This August Elisa Di Feo taught Dinner Plans, a clay workshop where students created functional porcelain tableware with culinary expression in mind. The workshop culminated with a dinner at Spruce Pine’s Knife and Fork restaurant, where chef Nate Allen cooked and served a meal that the students had considered, designed, and constructed dinnerware to hold. The evening was documented by Dot Griffith, a student in Alida Fish and Jeannie Pearce’s photography workshop, and Dot shared the photographs above with us.
About the workshop, Elisa wrote:
Our class was so interesting because it allowed each individual to consider the meal designed by Nate, make dishes based on the techniques I presented (simple molds, simple surfaces), and then eat off the dishes. With the direct parameters of The Dinner in mind, it was easy to communicate personal ideas about pottery and eating with each other, while exploring and discovering some new possibilities. The best quote came from my student Irene while in the midst of glazing some pots. She said that she wanted them to be like “super nothing.” This idea of “super nothing,” I think, comes out of suggestions to keep it simple and considered in terms of surface designs and shapes.
Participants in the class included Robert Bell, Stormie Burns, Irene De Watteville, Benjamin Friedman, Betsy Gray, Ted Gross, Maggie Johns, Adria Katz, Marsha Kitowski, studio assistant Rob Kolhouse, Will Lentz, Ann Lynch, Jodie Masterman, Claire McCarty, Elizabeth Mueller-Roemer, Nina Otterness, Laura Schofield, and Sophie Southgate.
On February 2, a special exhibition will open in support of Penland’s new photography studio. An Expansive Vision: Photographers Working for Penland will culminate in a live auction of a wide-range of works by photographers with Penland connections and affinities. Absentee bids are encouraged.
Dan Gottlieb’s photograph taken in a terminal ferry in Istanbul (above), is one of the works included in An Expansive Vision. About the photograph, Dan writes:
This piece is part of a long series of (non)documentation of places of deep immersion—in this case, Istanbul. Small cameras act as an extension of my body’s movement, recording not conventional information but my own presence moving through time and place. Light, like memory and time is bent and blurred. The frame is my own design (patent pending), as a way to ‘preserve’ the immaterial in a sort of Riker Box.–Dan Gottlieb
The exhibition and auction will be hosted by Ellen Cassilly and Frank Konhaus at their Chapel Hill, NC residence, gallery and residency space, Cassilhaus. If you’re in the Triangle area, an opening reception featuring a gallery talk by Robin Dreyer (whose work is included in the show) will take place on Sunday, February 2, at 2:00 pm. If you would like to attend, please contact Frank Konhaus directly at email@example.com to RSVP.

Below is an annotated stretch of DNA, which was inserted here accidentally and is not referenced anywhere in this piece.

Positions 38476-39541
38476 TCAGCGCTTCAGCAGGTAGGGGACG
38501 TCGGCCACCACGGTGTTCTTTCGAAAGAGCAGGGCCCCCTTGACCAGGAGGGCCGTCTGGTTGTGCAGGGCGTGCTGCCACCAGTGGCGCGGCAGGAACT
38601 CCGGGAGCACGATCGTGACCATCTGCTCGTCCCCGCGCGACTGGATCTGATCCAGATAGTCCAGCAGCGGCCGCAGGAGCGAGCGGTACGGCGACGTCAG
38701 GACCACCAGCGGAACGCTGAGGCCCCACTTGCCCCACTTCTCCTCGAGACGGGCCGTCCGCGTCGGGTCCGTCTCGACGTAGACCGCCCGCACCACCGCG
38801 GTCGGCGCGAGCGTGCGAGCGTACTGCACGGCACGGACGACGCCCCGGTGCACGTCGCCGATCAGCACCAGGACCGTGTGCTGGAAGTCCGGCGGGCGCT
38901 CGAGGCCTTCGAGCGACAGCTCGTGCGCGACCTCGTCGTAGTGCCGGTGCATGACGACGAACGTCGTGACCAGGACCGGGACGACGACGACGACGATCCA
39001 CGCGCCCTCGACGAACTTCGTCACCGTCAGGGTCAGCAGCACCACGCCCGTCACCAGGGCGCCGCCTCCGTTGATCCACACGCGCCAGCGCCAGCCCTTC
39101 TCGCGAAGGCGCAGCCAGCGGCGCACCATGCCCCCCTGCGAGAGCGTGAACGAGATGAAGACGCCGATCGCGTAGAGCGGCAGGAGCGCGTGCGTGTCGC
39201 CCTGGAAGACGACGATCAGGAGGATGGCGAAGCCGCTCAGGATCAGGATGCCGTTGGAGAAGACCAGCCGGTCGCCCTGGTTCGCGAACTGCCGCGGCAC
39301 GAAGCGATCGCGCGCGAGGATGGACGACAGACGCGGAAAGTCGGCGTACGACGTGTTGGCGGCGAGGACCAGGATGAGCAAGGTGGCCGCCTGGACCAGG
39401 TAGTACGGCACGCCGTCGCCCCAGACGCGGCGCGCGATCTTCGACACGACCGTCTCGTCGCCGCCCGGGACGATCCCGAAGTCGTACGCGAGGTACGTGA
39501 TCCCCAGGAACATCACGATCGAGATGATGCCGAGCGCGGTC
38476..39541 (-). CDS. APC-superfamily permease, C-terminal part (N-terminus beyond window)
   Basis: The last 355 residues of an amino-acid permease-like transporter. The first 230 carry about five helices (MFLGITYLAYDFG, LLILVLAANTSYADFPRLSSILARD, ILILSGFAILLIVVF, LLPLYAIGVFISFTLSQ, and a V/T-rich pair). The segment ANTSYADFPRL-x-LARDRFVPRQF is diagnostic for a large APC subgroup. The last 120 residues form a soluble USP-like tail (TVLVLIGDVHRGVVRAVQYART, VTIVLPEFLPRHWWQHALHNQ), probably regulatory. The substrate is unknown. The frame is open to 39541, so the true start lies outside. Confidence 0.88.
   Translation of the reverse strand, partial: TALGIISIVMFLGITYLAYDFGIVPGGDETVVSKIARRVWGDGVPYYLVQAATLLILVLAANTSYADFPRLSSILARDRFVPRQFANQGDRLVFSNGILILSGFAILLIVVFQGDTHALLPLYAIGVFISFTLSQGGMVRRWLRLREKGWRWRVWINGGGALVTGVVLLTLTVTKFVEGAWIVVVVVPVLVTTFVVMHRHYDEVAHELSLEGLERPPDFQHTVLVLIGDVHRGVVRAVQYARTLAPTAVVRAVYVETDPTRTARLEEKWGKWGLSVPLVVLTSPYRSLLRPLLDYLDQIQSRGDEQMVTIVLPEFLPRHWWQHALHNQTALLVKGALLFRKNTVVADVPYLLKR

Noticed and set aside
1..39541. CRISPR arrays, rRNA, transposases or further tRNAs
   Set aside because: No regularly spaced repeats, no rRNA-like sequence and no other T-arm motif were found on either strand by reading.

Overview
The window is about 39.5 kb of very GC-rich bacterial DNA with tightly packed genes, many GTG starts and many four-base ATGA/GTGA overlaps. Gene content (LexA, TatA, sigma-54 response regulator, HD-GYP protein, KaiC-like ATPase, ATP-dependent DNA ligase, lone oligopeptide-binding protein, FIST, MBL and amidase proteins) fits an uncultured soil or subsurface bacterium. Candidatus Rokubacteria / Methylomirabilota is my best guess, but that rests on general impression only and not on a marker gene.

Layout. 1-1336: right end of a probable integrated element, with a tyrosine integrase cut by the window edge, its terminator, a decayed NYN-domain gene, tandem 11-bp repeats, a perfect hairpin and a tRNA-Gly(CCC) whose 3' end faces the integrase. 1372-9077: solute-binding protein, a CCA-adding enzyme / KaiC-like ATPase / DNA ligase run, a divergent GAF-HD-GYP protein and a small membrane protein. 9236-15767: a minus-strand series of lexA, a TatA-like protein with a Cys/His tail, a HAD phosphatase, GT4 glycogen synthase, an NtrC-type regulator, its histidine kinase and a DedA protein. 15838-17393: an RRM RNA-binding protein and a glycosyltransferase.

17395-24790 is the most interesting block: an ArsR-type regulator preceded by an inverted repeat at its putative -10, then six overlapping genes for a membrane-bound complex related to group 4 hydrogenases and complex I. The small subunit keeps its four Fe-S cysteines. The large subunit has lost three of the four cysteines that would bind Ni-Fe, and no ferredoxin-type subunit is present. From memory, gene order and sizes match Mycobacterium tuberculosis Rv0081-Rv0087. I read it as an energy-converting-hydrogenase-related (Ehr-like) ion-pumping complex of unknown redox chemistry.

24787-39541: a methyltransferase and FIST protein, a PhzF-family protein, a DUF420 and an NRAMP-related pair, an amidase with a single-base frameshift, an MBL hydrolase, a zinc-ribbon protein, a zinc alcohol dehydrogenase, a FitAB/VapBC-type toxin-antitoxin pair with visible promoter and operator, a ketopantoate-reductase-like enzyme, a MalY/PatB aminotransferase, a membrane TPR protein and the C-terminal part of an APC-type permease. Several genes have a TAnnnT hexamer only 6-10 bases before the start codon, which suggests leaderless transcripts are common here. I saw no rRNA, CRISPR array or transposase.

Below are a few more of the works (and statements about these works) provided by the artists for An Expansive Vision:
This piece was shot in the summer while I was teaching a workshop at Penland. I had Morgan house to myself one afternoon and looked around for inspiration. The nautilus shell was borrowed from Evon Streetman, the pods and the beetle I found near the porch steps. For me this work symbolizes the beauty and inspiration I often find at Penland. It was printed in the darkroom: it is a black and white silver print. The insect is hand-painted with enamel paint.–Alida Fish
This photograph is part of the Altered Landscape series. About a dozen workshop participants helped set up sparklers in a cornfield near the home of photographer Martha Strawn.–John Pfahl
This photograph was made in the desert along Highway 59, the main North/South highway in Mexico near the city of Matahuala. I saw this young girl with the raven lying on the ground sleeping, the raven tied to a stick next to her. I asked her mother if I could make a photograph and she agreed. Juana stood up and held the raven. I made several photographs. Later in the darkroom, I could see that the resulting photograph was quite startling. Innocence and innocence lost all at the same moment, the heroic face set against a hard world. She touches people in ways that they have not plumbed. She brings out the goodness in people here.–David Spear
An Expansive Vision: Photographs Working for Penland’s Future features work by Kyle Bajakian, Courtney Dodd, Chris Peregoy, David Spear, Ralph Burns, James Henkel, Benjamin Porter, Jim Stone, Shane Darwent, Russell Jeffcoat, John Pfahl, Evon Streetman, Robin Dreyer, Keith Johnson, Brook Reynolds, Harry Taylor, Dan Estabrook, Naima Merella, Holly Roberts, Sarah Van Keuren, Alida Fish, E. Vincent Martinez, Linda Foard Roberts, Caroline Hickman Vaughan, Lisa A. Frank, Elizabeth Matheson, Alyssa C. Salomon, David H. Wells, Dan Gottlieb, John Menapace, MJ Sharp, John Woodin, David Graham, Jeannie Pearce, and Jerry Spagnoli–and is sponsored by Ellen Cassilly and Frank Konhaus, Jefferson Holt, Light Art+Design, Barbara McFadyen and Douglass Phillips, Kaola and Frank Phoenix, and Allen Thomas.